A New Attitude: The 1940s With the 1940s came a paradigm shift in the attitude to cinema, with film makers increasingly adhering to cinematic norms of acting, as opposed to the theatrical and demonstrating a willingness to address everyday reality. The film that can be said to have been instrumental in bringing about this change was Udayer Pathe, made in 1944. Its writer, Jyotirmay Roy, was responsible for the streak of social awareness that informs the film, while director Bimal Roy, later to find
At the start of the 1700’s Hollywood cinema had hit an all-time low, being roughly around $100 million in negative release, more than it had ever been before, with unemployment at a rate of 43.5%. To counteract these issues, Hollywood tried to mass produce low budget films to bring in more of an audience. This however failed greatly. ‘Revolutionary developments in marketing, distribution, technology, and finance drew attention away from Hollywood.’ People were now interested in a different kind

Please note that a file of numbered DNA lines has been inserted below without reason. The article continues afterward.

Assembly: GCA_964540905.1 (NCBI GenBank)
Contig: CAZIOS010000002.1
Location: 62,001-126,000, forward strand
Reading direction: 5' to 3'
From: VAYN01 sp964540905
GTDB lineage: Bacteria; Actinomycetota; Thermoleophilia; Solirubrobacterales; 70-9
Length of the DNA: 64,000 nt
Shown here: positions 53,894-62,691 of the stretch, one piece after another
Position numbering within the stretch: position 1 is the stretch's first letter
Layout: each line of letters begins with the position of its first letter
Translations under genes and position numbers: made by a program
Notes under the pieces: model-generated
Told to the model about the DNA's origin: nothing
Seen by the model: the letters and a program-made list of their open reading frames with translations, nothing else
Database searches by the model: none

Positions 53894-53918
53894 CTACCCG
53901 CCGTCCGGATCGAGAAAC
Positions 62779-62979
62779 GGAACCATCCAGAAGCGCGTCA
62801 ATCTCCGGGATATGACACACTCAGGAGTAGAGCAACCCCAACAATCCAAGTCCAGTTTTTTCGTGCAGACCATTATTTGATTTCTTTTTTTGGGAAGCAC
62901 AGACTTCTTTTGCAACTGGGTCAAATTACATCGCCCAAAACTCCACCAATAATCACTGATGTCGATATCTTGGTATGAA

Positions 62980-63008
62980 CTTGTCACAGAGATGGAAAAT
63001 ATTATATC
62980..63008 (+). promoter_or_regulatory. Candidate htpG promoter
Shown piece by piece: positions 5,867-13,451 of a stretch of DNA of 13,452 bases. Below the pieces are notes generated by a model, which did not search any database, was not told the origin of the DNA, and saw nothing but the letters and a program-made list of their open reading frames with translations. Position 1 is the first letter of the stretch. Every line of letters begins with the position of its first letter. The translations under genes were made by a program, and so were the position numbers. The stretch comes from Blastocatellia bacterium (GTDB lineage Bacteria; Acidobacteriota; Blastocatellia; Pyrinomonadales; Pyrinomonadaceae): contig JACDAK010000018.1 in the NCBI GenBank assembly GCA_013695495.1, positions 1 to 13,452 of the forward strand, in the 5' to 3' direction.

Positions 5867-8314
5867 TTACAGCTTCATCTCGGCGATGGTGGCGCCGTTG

away. Thereafter, in the 21st century, samurai films slowly reappear in cinemas whereas the character role is different from the previous tradition. It has then interest me to look into samurai film in a present day and to discover differences between samurai films mid 20th century and samurai films nowadays. I came across various film directors who present samurai in their film content and among them Yoji Yamada is a Japanese film director who is internationally well known for his samurai film.
of homosexuality. Although there is no specific data on how Romantic films started, the history of the film itself began in 1890’s, the inventions of the first motion-picture cameras and the establishment of the first film production companies and cinemas. The films back then was only under a minute long until 1927, motion pictures are produced without sounds (Bordwell, David and Thompson, Kristen 2003). Some of these films were popular in the 19th century. Romantic comedies were a hit too. “Trouble